Re: [mif] [dhcwg] [dnsext] [DNSOP] 2nd Last Call for MIF DNS server selection document

Keith Moore <moore@network-heretics.com> Mon, 24 October 2011 23:30 UTC

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From: Keith Moore <moore@network-heretics.com>
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To: Jeffrey Hutzelman <jhutz@cmu.edu>
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Cc: mif@ietf.org, dnsop@ietf.org, Doug Barton <dougb@dougbarton.us>, dnsext@ietf.org, pk@isoc.de, Alex Bligh <alex@alex.org.uk>, dhcwg@ietf.org
Subject: Re: [mif] [dhcwg] [dnsext] [DNSOP] 2nd Last Call for MIF DNS server selection document
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On Oct 24, 2011, at 6:50 PM, Jeffrey Hutzelman wrote:

>>> So it seems that this question is already a matter of local policy,
>>> which given the number and quality of the divergent views seems
>>> eminently reasonable. Can we move on now?
>> 
>> No, because relying on "local policy" is not sufficient for interoperability.
> 
> For interoperability, one can use absolute names, with the trailing dot,

uh, no.   Names with trailing dots aren't allowed in many contexts.   And in some of the contexts in which they are allowed, they get "canonicalized" to names without trailing dots.

> or specify that in the context of whatever protocol, all names are to be
> taken as relative to the root, or use other than a printed
> representation.

...so a DNS name means different things in one context than in another.  Bad Idea.

>  In some cases this may require that implementations use
> resolver interfaces which make it clear that a name to be resolved is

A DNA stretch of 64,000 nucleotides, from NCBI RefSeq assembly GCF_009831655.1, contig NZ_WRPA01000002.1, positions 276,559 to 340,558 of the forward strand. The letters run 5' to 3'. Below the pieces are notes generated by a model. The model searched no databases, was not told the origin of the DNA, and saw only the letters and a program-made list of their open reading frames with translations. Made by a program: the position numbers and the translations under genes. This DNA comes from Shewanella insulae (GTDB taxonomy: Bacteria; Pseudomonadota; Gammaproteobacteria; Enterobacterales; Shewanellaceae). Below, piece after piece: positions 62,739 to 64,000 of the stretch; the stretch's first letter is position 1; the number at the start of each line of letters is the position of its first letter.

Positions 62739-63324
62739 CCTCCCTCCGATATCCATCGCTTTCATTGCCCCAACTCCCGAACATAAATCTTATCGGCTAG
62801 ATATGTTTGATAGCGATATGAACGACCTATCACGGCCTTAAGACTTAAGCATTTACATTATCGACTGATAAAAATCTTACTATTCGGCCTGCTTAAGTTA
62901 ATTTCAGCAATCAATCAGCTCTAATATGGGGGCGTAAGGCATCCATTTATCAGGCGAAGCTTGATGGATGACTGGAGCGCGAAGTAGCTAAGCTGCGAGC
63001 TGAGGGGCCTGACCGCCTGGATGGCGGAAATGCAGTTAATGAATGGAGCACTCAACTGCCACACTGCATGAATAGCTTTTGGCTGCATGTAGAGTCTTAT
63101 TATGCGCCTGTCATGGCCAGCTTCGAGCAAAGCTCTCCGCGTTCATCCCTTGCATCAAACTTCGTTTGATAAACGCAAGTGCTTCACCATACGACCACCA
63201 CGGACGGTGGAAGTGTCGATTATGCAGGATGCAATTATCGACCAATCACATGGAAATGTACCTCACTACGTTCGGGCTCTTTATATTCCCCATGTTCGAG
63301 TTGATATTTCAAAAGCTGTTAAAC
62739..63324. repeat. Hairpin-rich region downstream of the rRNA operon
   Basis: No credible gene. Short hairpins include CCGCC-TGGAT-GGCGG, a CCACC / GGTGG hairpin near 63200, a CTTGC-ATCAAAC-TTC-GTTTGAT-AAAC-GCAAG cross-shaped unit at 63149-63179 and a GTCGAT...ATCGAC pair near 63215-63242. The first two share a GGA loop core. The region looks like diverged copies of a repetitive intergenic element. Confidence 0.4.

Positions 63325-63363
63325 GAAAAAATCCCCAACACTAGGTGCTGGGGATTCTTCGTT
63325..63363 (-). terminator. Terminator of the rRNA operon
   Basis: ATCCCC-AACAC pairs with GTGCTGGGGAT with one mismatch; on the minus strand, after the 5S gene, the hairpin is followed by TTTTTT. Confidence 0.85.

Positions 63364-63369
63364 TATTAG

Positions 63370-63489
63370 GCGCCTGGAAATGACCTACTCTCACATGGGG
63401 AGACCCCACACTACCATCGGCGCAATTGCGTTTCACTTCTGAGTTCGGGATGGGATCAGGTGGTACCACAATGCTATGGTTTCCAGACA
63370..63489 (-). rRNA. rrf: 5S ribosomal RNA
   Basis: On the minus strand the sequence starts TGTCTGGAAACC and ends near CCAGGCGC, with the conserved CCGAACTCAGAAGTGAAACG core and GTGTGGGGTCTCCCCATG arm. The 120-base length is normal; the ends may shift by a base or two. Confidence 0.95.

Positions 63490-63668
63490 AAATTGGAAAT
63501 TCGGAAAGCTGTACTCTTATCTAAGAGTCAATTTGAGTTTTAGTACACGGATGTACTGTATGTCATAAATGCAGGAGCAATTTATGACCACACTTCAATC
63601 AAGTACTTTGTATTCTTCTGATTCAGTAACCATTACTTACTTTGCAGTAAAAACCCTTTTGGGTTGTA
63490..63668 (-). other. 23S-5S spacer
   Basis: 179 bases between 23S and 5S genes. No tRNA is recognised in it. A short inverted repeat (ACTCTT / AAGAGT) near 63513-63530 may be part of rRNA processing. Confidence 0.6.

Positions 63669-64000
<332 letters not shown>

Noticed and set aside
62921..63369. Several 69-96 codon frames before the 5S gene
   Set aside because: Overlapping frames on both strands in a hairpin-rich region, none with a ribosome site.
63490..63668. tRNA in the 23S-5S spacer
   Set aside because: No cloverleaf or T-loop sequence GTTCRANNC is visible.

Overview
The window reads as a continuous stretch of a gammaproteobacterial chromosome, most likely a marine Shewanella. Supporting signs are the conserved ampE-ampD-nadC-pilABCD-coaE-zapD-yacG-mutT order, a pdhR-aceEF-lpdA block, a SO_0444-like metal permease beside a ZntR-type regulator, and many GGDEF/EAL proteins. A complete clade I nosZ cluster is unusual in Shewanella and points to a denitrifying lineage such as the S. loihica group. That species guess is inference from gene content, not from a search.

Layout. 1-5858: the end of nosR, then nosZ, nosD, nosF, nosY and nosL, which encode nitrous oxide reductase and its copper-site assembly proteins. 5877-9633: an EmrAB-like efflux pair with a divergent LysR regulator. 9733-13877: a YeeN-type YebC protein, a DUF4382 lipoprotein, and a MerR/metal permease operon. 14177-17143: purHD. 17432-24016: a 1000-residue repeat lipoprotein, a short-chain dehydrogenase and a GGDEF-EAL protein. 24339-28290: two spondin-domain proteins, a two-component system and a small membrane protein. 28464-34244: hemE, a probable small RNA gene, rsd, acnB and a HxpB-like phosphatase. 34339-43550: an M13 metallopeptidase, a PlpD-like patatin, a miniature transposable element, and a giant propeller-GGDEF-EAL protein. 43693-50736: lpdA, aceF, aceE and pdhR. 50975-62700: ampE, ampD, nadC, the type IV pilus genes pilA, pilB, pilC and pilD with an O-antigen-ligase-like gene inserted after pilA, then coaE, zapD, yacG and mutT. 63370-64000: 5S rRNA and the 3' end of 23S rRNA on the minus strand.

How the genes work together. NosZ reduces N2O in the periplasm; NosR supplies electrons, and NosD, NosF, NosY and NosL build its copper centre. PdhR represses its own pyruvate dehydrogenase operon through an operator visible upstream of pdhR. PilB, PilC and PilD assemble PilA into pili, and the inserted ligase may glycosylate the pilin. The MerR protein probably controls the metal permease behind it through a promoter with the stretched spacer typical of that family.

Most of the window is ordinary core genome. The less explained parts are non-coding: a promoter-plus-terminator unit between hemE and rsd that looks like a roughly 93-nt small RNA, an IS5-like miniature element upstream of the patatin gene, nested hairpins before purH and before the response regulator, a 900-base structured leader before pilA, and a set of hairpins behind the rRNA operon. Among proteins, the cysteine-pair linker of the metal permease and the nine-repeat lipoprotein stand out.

> absolute, or that they append the empty label to relative names before
> passing them on to the resolver.
> 
> On the other hand, in user interface, which is primarily where relative
> names are intended to be used, local policy is quite sufficient.

no.  Domain names are written on buses, billboards, business cards.  They do get transcribed, quite often actually, and they need to have the same meanings when typed in as they do when clicked on.

In a small number of cases, where a user gets immediate feedback after he types in the name and before a host attempts to contact a server, it might be sufficient to "canonicalize" a name, show the user how the name will actually be interpreted, and let him click "ok" before contacting the server.   But even then, what if the "canonicalization" is wrong?  How is the user supposed to know how to tell the software to treat the name as an FQDN?  If he types in the '.', the dot will disappear when the name is canonicalized.   That's not exactly effective reinforcement.   It says to the user "you should not have typed in that final dot".  And the practice of not using a trailing "." is nearly universal.  Changing that practice is much harder than changing from IPv4 and IPv6.

Some people are working way too hard to try to save something that was never a good idea in the first place.   

I'm not arguing that all software that currently applies searching to names with dots in them has to die a violent death, and immediately either be updated or deleted from all computers everywhere (as if...).  I'm just saying that IETF should recommend against the practice of using search lists with multi-label names, and document the harm that it does.  Sites can still do it if they want to, or they can manage their own transitions away from using search paths for such names, on their own timeframes.   After all, this has been a practice for ~30 years in some places, nobody should expect it all to change overnight.